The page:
Should I Consult a Doctor If I Have a Cold?

A cold can make a person thoroughly miserable. What's worse than having a stuffy head and drippy nose, along with perhaps a cough, headache, or sore throat?

Lots of things of course, but when you're suffering from a cold it's hard to think about those worse off. All you want is relief, and fast. Should you see a doctor?

Think for a moment what you'd like to accomplish by seeing a doctor. You probably know that colds are caused by viruses, and that an antibiotic will not help a virus. Unless you have an underlying problem that predisposes you to more serious infection, such as asthma or chronic obstructive lung disease (COPD), an antibiotic will not get you well more quickly. Your own body's immune system is what heals a cold.

Since no medication will provide a true cure, what about symptom relief?

There was a time, not that many years ago, when the "good" medicines were available by prescription only. Not any more. Almost every so-called cold medicine is now available over-the-counter, the same medications that were once by prescription.

The biggest problem with treating yourself at home is knowing what medication to use for which symptom. If congestion or stuffiness is your main symptom, a decongestant is what you'll need to open your air passages and relieve sinus pressure. There are no prescription decongestants stronger than over-the-counter pseudoephedrine, which you'll have to ask your pharmacist to obtain. The medicine is available without a prescription, but still kept "behind the counter."

Some people benefit from an expectorant, which simply thins the mucus so that it drains more easily. Again, there is no stronger prescription medication than over-the-counter guaifenesin, found in Mucinex, Robitussin, and similar products.

If a runny nose or post-nasal drainage is the problem, you may want to dry up the mucus using an antihistamine. Diphenhydramine (Benadryl) and chlorpheniramine are inexpensive and effective, but sometimes cause drowsiness. Cetirizine (Zyrtec), a non-sedating antihistamine, is another option. Loratadine (Claritin) works well at drying up an allergic nose but is not as effective for colds. Again, all these medications were prescriptions just a few years ago and are every bit as good as medications a doctor might prescribe.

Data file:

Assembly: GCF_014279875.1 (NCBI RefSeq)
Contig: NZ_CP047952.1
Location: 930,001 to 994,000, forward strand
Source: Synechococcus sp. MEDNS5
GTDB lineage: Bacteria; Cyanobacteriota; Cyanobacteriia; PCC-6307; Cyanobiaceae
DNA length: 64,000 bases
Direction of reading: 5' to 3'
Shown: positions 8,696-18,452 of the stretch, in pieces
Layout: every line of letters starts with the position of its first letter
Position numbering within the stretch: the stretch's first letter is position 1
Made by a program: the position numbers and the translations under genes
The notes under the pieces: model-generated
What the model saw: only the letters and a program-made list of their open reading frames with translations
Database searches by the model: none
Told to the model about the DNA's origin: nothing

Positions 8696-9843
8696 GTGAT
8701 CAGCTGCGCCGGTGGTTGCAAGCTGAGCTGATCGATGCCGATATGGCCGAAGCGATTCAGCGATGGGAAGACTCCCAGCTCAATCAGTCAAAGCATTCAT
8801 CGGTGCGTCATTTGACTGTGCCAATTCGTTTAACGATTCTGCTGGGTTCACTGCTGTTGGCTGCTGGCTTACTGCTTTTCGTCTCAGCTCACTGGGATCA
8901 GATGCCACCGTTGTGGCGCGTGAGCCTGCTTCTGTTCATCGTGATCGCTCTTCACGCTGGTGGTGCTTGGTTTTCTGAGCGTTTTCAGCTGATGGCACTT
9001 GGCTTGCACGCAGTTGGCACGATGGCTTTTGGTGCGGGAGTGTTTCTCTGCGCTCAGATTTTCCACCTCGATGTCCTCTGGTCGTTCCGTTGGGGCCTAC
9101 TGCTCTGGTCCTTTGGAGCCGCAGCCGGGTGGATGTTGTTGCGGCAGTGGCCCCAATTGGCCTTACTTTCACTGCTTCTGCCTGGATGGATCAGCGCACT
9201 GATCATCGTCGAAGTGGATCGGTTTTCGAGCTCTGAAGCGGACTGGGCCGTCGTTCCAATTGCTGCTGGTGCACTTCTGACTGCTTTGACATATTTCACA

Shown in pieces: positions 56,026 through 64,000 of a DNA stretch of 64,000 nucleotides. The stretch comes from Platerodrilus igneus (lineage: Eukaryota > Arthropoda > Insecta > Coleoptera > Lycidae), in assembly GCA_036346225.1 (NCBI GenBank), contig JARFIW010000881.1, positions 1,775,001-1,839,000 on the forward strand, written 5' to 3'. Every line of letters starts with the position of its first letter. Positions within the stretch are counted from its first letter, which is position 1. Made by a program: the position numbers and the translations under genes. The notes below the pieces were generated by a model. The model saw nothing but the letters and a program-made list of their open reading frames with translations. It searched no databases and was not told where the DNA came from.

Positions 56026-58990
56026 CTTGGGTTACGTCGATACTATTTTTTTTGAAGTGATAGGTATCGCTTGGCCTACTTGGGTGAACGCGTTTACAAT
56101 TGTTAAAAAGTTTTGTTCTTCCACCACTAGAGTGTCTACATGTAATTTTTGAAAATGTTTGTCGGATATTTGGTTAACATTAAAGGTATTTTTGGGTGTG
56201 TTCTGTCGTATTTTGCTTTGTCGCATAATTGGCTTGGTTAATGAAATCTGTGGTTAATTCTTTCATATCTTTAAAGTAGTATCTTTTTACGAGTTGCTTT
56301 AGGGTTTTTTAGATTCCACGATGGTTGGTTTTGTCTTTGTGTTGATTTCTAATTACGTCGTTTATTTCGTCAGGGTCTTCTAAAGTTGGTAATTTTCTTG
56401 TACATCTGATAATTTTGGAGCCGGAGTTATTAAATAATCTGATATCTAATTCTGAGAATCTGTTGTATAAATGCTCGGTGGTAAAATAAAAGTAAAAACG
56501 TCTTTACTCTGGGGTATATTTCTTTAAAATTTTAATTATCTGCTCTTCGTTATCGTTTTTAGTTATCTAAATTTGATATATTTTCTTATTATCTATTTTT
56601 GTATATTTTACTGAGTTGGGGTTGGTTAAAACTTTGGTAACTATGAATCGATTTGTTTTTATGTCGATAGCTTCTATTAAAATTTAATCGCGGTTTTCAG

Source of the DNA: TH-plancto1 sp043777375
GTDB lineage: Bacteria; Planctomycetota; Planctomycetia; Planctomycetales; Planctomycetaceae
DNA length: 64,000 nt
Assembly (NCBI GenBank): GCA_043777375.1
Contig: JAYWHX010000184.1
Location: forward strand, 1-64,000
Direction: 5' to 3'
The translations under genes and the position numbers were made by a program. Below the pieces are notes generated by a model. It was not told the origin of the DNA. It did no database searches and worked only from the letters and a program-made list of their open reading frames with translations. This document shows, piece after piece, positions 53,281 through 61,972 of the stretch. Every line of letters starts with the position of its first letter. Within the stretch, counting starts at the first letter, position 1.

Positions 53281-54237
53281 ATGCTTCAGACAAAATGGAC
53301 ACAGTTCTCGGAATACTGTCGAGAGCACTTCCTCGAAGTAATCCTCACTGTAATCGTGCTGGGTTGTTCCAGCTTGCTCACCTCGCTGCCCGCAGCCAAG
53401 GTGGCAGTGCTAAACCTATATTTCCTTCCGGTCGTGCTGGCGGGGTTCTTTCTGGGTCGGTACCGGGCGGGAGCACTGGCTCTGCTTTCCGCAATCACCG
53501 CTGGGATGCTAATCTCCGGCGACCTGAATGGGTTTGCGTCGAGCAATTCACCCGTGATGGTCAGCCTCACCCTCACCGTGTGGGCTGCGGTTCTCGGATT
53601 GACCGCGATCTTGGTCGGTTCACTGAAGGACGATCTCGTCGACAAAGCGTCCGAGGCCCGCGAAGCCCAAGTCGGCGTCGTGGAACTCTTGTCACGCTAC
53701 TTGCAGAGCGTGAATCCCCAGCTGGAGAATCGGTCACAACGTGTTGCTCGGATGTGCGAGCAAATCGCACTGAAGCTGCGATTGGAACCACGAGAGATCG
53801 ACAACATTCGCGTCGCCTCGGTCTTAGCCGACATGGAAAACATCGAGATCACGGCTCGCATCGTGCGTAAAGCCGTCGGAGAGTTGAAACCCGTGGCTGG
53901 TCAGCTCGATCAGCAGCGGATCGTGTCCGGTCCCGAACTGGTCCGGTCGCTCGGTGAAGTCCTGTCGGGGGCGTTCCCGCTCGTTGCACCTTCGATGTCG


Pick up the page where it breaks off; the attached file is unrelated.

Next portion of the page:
Over-the-counter pain medications such as acetaminophen and ibuprofen can relieve the sore throat and sinus pain associated with a cold. Doctors will not prescribe anything stronger for your discomfort. Aspirin works, well, too, but is more likely to cause stomach upset and should not be used in children under the age of 18 due to the increased incidence of Reye's syndrome.

Dextromethorphan, found in many OTC cold preparations, is an effective cough suppressant. The only thing stronger is a narcotic, which you would have to obtain from a physician, who would probably suggest you try the OTC dextromethorphan first anyway.

So we've covered congestion, drainage, cough, sore throat, and pain. What's left? Chest symptoms, perhaps, but then that's going beyond a simple head cold. If you have a chest cold you're probably better off consulting your doctor.

Lastly, if a cold persists beyond 10 days or so, it's possible that a secondary infection has set in, for which an antibiotic might be advisable.

But overall, if you're not to sick to work or go to school, you probably do not need to see a doctor. Give your body some time to heal itself.

Copyright 2010 Cynthia J. Koelker, MD